The linebacker unit needs a consistent player alongside Craig Robertson and D’Qwell Jackson – L.J. Fort had a good opening game but has been used more in special teams the past two weeks, and Scott Fujita is not in many snaps.  Thursday night might be the first appearance for rookie James Michael-Johnson, which could be a boost for the linebacker corps.  Having another healthy athlete available is very important, as it keeps the rotational players fresher.  Also, depth is needed when playing a physical running team where, more than likely, bumps and bruises will occur for the linebackers.  I’m intrigued to see if the rookie from Nevada can help in coverage against Dennis Pitta, who has become a reliable target for the Ravens.  Ray Rice must also be accounted for in the passing game – he is one of the best receivers at the running back position.

Browns fans’ expectations for the secondary should not be too high – this part of the team has struggled, giving up many yards and several touchdowns the last two games.  Forcing a Joe Flacco mistake and getting a turnover (i.e. an interception) will help this unit’s confidence though.  However, facing Torrey Smith (who is coming off a great, emotional performance), Jacoby Jones, and Anquan Boldin could be the secondary’s biggest challenge this season.  Not playing aggressive (during Joe Haden’s absence) has been ineffective this season– I hope they change it up and move the cornerbacks closer to the line of scrimmage.  Buster Skrine, Tashaun Gipson, and to a lesser extent Usama Young have the speed to stay with the wide receivers; it’s just a matter of being in the right place at the right time.

Special Teams:  Not too many arguments here from the previous week, outside of Reggie Hodges getting a little more distance and hang time on his punts, and better punt coverage. Stopping Jacoby Jones should be the key this week; the punt returner has taken back a couple for touchdowns the last few seasons.  Assuming this is a lower scoring game, winning the special teams battle could be the difference between a win and a loss.

Coaching:  Correct offensive play calling is crucial this game; being down seven or fourteen is not cause to start airing it out.  In the past, this has lead to turnovers and a larger deficit for teams facing the Ravens.  Sticking with the run is a part of this philosophy – it will not be pretty but the Browns should not get discouraged, as they were last week.  Defensively, it will not be like last week where the Browns were trying to force their opponent to be one-dimensional (i.e. passing over running).  The Ravens are stout in both areas, and Dick Jauron must find the right mix of play calling not to get torched by Flacco or Rice.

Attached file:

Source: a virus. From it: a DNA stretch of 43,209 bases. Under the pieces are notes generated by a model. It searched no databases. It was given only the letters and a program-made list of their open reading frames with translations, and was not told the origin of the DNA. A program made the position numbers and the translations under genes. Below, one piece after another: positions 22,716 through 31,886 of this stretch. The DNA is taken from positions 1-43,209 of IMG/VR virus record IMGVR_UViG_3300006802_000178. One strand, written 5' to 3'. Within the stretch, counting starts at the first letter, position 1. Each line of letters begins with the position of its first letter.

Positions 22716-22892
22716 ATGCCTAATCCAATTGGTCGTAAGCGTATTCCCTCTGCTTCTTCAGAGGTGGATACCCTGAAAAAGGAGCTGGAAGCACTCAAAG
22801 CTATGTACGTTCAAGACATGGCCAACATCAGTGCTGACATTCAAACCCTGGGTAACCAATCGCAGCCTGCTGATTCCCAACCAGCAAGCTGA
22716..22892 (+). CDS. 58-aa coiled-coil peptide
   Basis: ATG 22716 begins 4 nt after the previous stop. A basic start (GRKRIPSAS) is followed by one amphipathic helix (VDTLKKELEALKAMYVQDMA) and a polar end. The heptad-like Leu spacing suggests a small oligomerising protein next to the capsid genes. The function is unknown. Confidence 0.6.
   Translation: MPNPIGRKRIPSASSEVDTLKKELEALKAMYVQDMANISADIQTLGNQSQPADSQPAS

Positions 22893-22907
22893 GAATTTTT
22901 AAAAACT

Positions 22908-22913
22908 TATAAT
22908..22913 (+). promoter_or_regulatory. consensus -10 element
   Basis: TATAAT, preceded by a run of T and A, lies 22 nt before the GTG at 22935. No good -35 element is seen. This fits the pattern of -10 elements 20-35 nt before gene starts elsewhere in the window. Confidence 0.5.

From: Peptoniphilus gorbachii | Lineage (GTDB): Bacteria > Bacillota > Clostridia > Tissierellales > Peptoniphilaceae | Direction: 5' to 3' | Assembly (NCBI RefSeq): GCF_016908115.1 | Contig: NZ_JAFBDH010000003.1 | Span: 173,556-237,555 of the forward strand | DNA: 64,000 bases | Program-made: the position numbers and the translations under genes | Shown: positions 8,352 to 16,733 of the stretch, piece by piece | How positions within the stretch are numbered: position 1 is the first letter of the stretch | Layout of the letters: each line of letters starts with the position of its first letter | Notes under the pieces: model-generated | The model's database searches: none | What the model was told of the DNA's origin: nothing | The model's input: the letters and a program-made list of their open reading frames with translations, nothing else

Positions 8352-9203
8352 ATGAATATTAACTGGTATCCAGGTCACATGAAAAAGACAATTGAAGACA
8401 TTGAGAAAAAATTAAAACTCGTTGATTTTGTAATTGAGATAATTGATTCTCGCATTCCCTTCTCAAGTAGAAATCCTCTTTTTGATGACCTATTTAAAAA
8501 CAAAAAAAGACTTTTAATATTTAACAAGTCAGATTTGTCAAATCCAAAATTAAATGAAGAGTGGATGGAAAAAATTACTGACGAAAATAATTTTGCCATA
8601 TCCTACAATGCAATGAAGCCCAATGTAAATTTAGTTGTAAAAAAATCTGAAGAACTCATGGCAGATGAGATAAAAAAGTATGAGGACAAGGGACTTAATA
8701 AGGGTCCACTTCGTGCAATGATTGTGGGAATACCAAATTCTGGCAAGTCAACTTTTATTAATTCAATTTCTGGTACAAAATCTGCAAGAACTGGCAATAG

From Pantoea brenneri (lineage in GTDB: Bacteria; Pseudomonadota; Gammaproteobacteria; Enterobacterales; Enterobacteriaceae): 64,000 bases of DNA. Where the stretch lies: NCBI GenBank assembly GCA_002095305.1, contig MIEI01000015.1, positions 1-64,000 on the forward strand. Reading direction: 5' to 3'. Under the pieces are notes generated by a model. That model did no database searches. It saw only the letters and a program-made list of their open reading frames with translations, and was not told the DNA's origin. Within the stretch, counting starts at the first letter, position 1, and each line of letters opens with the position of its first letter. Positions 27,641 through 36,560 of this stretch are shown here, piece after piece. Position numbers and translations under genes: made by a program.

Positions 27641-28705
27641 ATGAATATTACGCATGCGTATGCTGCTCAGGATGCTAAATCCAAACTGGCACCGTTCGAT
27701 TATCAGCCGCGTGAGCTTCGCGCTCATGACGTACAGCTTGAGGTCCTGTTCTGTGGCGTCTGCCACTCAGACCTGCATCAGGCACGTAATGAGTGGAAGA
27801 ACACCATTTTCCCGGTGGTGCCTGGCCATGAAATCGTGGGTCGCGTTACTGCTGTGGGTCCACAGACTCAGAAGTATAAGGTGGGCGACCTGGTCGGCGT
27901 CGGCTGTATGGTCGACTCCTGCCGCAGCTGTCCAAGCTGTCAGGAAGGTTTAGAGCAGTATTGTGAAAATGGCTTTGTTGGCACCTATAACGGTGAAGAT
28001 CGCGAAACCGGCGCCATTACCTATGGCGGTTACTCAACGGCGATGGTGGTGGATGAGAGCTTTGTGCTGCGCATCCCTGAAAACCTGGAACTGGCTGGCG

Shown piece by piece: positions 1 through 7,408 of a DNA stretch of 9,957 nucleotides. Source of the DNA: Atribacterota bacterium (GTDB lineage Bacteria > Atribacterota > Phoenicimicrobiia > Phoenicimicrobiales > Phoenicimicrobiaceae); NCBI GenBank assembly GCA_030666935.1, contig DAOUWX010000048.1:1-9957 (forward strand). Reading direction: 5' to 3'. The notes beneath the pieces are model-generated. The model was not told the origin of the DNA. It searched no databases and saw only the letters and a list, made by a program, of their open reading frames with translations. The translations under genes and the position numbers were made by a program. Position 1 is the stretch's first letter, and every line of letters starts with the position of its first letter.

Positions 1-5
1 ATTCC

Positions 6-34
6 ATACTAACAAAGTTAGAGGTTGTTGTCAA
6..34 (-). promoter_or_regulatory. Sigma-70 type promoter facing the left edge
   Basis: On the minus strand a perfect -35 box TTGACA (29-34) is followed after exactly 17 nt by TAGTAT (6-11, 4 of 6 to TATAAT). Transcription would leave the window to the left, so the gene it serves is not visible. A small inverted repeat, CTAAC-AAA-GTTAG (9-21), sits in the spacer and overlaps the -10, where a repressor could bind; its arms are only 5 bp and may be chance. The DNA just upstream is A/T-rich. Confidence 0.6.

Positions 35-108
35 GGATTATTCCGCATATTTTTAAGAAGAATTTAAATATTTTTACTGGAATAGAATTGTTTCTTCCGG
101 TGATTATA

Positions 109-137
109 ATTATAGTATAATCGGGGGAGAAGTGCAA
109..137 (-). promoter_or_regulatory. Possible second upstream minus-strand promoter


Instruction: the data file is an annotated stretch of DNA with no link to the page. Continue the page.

Prediction (My Record 1-2):  After thinking the Browns could win the previous two weeks, I have changed my tune for the game against Baltimore.  The Browns have kept it close, for the most part, every game and had a chance to pull out a win.  However, M&T Bank Stadium is a tough place to play – the Ravens just won a huge game on Sunday against the Patriots, and I don’t think they have a letdown.  The Browns lose 34-10 this week and have ten days to think about this outcome before their next game.


Posted by on September 26, 2012 in NFL Season


4 responses to “Game 4 Preview – Browns at Ravens

  1. ryansponseller

    September 27, 2012 at 10:56 am

    We need to have Cribbs be the spark, he’s had a very average season and is the public heart of this team. If he can start that swagger, they’ve got a chance. If it’s the same old woe is me BS, then this season will continue to slide.

    • edubs1983

      September 28, 2012 at 4:06 pm

      Well, I hope now he’s got another chip on his shoulder when he returns from his injury. I’ll be happy if they keep using him situationally in the offense – those quick hitters are working for several yards at the least.

  2. Pete S.

    September 27, 2012 at 11:00 am

    See attached article. Is Shurmur another Singletary, who had talent on the team, but couldn’t coach them to wins??

    That should be the theme of the Cleveland Browns under the leadership of Mike Holmgren, Tom Heckert and Pat Shurmur.

    On face value, I agree 100 percent with that statement. There are seldom quick fixes in the NFL that have any real staying power. I agree with the plan to build through the draft and not go crazy throwing cash at free agents.

    It just seems like the “process” could involve a little more winning than it currently does.

    When you look around the league there are good teams, mediocre teams and bad teams. Within those groups just about every team can be seen as trending up or down. The Steelers, while still good, are trending down. The Cardinals, who were mediocre, are trending up. The Bengals, who two years ago were at the absolute bottom of the league, are now good and continuing to trend up.

    The Browns, on the other hand, are just bad. I want so desperately to believe that they are trending up, that they’re getting better. But the fact is that they’re 0-3 for the fourth time in five years, are widely regarded as the worst team in the NFL, and dismissed without a thought nationally.